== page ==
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Love Song of R. Buckminster Fuller

From New York Times (June, 15, 2008)

As the designer R. Buckminster Fuller liked to tell it, his powerful creative vision was born of a moment of deep despair at the age of 32. A self-described ne’er-do-well, twice ejected from Harvard, a failure in business and a heavy drinker, he trudged to the Chicago lakefront one day in 1927 and stood there, contemplating suicide. But an inner voice interrupted, telling him that he had a mission to discover great truths, all for the good of humankind.

That was the pivot on which, he claimed, his life turned. The onetime loser entered a period of such deep reflection that he was struck silent, then emerged bursting with creativity as he developed the “Dymaxion” inventions: technologies that he promised would transform housing, transportation, urban organization and, eventually, the human condition. From 1927 on, Fuller seemed utterly self-assured, even messianic, as he developed innovations like the geodesic dome, equal parts engineering élan and poetry.

Those pioneering creations will go on display next week in “Buckminster Fuller: Starting With the Universe,” a sprawling show at the Whitney Museum of American Art that testifies to the wide-ranging intellectual curiosity of Fuller (1895-1983), who inspired several generations with his quixotic vision and his zeal for the liberating power of technology.

But recent research has shed new light on Fuller’s inner life and what really drove him. In particular, it now appears that the suicide story may have been yet another invention, an elaborate myth that served to cover up a formative period that was far more tumultuous and unstable, for far longer, than Fuller ever revealed.

That is one of many insights gleaned by researchers who have begun exploring the visionary’s personal archives, deposited in 1999 at the Stanford University library by his family.

Because he believed his ideas and life would hold enduring interest, Fuller collected nearly every scrap of paper that ever passed through his hands, including letters that raise questions about the suicide story. At 45 tons, it is the largest personal archive at Stanford, according to Hsiao-Yun Chu, a former assistant curator of the papers and co-editor of a book, “Reassessing R. Buckminster Fuller,” to be published by Stanford University Press next year.

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A 3-Wheel Dream That Died at Takeoff

BUCKMINSTER FULLER’s 1933 Dymaxion, a streamlined pod on three wheels, is one of the lovable oddballs in automotive history. Three were built, fawned over by the media and by celebrities, but the car pretty much disappeared after one crashed, killing the driver.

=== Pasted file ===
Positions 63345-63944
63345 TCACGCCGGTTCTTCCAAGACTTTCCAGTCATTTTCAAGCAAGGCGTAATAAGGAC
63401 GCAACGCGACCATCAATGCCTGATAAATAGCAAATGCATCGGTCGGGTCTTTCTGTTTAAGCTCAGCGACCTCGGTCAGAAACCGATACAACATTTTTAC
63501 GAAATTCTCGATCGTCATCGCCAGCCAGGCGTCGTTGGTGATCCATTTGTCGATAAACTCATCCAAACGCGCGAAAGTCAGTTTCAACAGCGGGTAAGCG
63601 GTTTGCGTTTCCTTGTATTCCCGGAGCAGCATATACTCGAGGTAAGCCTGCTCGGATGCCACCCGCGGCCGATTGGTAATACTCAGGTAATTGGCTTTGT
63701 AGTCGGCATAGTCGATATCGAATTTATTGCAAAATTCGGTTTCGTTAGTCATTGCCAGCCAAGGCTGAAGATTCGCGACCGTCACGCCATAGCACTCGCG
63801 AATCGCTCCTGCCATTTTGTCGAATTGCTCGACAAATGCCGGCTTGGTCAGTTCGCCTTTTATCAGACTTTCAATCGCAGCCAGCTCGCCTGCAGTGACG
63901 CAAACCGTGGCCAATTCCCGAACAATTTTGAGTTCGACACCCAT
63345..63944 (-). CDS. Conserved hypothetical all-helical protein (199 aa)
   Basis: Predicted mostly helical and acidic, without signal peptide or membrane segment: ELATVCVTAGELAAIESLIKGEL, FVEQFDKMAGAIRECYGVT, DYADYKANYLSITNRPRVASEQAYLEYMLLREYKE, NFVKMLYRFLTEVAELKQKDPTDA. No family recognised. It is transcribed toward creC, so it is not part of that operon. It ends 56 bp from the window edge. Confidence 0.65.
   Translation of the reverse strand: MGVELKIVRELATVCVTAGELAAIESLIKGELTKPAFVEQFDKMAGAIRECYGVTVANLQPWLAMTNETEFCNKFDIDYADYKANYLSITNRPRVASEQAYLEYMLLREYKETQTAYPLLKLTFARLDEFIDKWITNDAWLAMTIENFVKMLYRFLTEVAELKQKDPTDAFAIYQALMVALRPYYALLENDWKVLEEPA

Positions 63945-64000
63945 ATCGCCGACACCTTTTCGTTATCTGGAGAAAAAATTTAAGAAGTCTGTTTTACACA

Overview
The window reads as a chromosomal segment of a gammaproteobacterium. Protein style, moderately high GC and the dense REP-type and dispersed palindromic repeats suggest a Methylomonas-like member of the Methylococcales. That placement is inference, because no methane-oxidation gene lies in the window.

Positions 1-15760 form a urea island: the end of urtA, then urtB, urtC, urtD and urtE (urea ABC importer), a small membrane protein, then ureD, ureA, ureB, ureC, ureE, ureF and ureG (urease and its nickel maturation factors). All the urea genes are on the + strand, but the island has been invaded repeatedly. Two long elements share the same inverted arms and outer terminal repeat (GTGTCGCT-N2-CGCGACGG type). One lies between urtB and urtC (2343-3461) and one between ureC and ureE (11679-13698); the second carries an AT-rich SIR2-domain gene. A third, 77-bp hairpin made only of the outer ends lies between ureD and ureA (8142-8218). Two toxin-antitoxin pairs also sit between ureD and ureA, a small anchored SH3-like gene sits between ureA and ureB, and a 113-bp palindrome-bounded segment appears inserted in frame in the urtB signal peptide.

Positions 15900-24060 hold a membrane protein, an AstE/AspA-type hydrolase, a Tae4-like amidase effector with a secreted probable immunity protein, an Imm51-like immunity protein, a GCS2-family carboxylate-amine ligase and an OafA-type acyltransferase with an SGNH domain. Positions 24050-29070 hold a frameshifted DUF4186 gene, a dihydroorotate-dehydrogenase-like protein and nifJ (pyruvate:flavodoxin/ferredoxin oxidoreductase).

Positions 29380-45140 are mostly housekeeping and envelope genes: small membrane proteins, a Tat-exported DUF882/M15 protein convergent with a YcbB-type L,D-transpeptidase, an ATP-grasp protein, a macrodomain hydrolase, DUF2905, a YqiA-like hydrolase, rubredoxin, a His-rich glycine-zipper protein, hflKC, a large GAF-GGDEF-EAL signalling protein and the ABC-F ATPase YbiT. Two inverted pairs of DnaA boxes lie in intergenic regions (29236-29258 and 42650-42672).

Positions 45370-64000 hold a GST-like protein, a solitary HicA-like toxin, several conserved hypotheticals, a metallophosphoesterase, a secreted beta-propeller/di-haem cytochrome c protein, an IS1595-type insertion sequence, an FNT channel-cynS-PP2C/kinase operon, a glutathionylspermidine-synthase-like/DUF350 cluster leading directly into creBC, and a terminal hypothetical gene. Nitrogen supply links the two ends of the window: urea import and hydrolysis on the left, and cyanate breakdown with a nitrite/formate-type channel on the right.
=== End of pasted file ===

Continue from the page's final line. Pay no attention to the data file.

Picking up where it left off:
Only one of the cars survives, and New Yorkers will get a chance to see it this summer in an exhibition opening June 26 at the Whitney Museum of American Art in New York called “Buckminster Fuller: Starting With the Universe.” The car, a nonrunning shell, has been lent by the National Automobile Museum in Reno, Nev.

“The Dymaxion was the zenith of the first wave of semi-scientific streamlining,” said Russell Flinchum, a design historian. It showed up in newsreels and magazines, along with teardrop designs drawn by Norman Bel Geddes, the futurist. It helped lead to public acceptance of streamlined cars like the 1936 Lincoln Zephyr.

The Dymaxion appealed to the era of the Depression, when people dreamed of radical new technological solutions to solve overwhelming problems.

“There is a real fascination about Fuller,” said K. Michael Hays, adjunct curator of architecture at the Whitney and one of the curators of the show. Hugh Kenner, the literary critic, rated Fuller with James Joyce and T. S. Eliot and wrote a book about him.

Fuller was neither architect nor engineer, but a philosopher and preacher, a man more in the tradition of Emerson and Thoreau. His houses and cars were arguments, not products. He made up the word Dymaxion, combining dynamic, maximum and ion, and used it as a personal brand.

The architectural firm of Norman Foster, the Pritzker Prize winner who once worked with Fuller, is planning to build a replica Dymaxion.

“The Dymaxion car was a thing of great beauty, and it was made at a time when creativity was at the fore in automobile design,” said David Nelson, senior executive head of design at Foster Partners in London, who is directing the re-creation.

read more at NYT

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